At this point her doctor entered the room and asked what was going on. A brief synopsis was offered by the parties of each side. To his credit, he shook his head, sighed, and promised my little girl that if they hadn’t released her from her prison by the next morning, that he would let her go home a day early. I guess he believes that her improved mental state will out weigh the benefits of an extra day of in-hospital post-op monitoring. Personally, I agree.
I left shortly after that, it was probably a good thing because I was already mad enough to spit on someone, and the situation degraded even further after I was gone. They tried to confine John to the room with her, even though he is completely asymptomatic, as a “precautionary measure.” For those of you who have the pleasure of knowing my husband, I’m sure you can guess that he was having none of that.
A doctor, who is not Tiana’s surgeon, came in and told John that Tiana HAD in fact tested positive for H1N1. He said the negative result was an error, but at this point we’re not really buying it…
First of all, They lied to us at some point in time saying the test results weren’t in, when they were in fact there. Even if they believed they were erroneous, they lied about it, which makes anything they say after that automatically suspect.
Second, this is the second test result that they’ve made a mistake on in as many weeks. Either they need to get better equipment or someone is spitting in her samples.
Lastly, I’d like to remind you once again that Jenna wasn’t diagnosed with H1N1, Jenna has Influenza A and, two days later, is already over all of her flu symptoms (which further supports the conclusion that she does not have H1N1). What are the odds of two kids in the same family getting different strains of the flu at the same time? John requested a copy of those results, let’s see if he gets it.
Now the real kicker here is that Tiana was never in any real danger. They started her on TamaFlu right after they began to suspect she might have a virus, and her temp never hit a dangerous level. She does have a suppressed immune system right now, which makes it a little more difficult to fight off infections and viruses; however, it is not critically so, and with the aid of the TamaFlu, she will likely have an easier time getting over it than Jenna did without medication.
You keep hearing scary stories in the news about kids with H1N1, but let’s lay out some facts here…
So far the number of deaths attributed to H1N1 since March is just over 1000. That breaks down to about 125 a month. The average number of deaths each year attributed to the seasonal flu is 36,000. That’s 3000 a month. Looking at those stats, which one would you rather get?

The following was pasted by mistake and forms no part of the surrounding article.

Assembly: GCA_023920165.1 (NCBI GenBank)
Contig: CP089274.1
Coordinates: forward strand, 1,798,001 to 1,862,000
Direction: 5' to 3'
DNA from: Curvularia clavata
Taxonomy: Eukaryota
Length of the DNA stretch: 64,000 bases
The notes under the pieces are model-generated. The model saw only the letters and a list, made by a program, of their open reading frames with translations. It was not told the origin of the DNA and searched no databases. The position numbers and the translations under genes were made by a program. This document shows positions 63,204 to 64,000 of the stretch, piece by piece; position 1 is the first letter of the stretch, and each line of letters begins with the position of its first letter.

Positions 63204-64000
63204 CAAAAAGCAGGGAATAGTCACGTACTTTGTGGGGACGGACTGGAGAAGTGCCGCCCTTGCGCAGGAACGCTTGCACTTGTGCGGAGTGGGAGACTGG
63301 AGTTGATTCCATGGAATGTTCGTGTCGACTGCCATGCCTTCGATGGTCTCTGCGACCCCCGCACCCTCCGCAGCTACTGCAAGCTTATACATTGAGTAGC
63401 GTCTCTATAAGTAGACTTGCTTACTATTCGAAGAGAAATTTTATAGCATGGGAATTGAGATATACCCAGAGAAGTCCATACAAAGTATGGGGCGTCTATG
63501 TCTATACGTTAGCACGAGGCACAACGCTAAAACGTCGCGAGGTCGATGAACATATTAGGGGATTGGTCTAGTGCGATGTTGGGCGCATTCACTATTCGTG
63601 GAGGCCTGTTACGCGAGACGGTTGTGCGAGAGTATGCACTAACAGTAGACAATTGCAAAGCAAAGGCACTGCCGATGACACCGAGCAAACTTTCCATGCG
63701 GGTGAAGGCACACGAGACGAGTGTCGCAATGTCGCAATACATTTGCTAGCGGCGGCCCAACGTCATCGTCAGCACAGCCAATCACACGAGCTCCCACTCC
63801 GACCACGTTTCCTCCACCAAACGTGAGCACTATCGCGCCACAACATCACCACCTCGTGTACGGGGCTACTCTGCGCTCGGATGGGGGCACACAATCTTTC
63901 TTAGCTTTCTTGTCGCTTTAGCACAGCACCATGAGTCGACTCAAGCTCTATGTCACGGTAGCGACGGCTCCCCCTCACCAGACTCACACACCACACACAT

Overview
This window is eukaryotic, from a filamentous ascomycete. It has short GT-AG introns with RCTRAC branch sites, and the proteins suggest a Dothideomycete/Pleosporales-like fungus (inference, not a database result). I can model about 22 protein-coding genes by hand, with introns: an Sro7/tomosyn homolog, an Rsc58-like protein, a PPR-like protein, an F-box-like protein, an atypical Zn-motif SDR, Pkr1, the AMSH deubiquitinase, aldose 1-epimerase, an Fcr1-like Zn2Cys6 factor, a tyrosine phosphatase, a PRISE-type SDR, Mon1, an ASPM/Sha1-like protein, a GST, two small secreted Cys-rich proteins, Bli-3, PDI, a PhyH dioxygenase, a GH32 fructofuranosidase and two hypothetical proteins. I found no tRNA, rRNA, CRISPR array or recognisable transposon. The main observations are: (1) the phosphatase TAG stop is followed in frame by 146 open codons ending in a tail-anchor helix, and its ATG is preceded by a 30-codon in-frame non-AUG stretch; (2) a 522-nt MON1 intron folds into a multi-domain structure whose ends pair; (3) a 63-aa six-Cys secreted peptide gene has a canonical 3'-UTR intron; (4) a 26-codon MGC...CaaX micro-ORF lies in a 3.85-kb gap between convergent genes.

Another thing we keep hearing about is that children with no apparent underlying health conditions are dying from H1N1. What the media isn’t reporting is the “apparent” part. On cursory examination most of these kids look healthy, but on autopsy they’re finding that the vast majority of them have undiagnosed health problems. Think about it, how many people are screened for a heart condition if no evidence of one exists? They’re not, it’s not until a problem occurs that they get checked. Then they find that they might have been living with a problem for many years without even knowing it. We heard this a lot about heart conditions with our HOS support group. Most of them never knew there was a problem until something went wrong.
So was there potential for Tiana to get sick? Yes. Was she going to die? No. You see, since she’s had her condition since birth, we know for a fact that she has a strong, healthy heart, liver, and kidneys. She was screened for all of those things when they were trying to figure out what her birth defect was. So H1N1 would be a nuisance for her, nothing more.
Now I know you’re thinking about the other kids in the hospital because I am too. Honestly, I would not care to have the death of a child on my hands. However, these kids can succumb to a multitude of infections that are passed from one person to the next, along with other colds and viruses. All of them have the potential to hurt them as much or even more than H1N1. The solution to minimize the risk is the same as it’s always been before the media decided that H1N1 was a killer. Proper hygiene is the key, not putting prison bars on their hospital room doors.
At some point you have to ask if you’re hurting more than you’re helping. They kept talking about “precautionary measures,” and saying “you can’t be too careful,” but you can. Shriner’s has always put the emotional and mental well-being of the kids as high as their physical well-being. Sadly, in the hysteria over a new buzz illnesses, they lost sight of that today. It’s disappointing to say the least.
The good news is that they corrected Tiana to a 30 degree curve, her back is looking straight and beautiful. She’ also recovering in her normal—faster than the speed of light—fashion, and should be home tomorrow. I want to thank everyone for your support, prayers, and love over the last two weeks. Our family couldn’t have made it through all of this without our awesome network of friends and family. We love you all!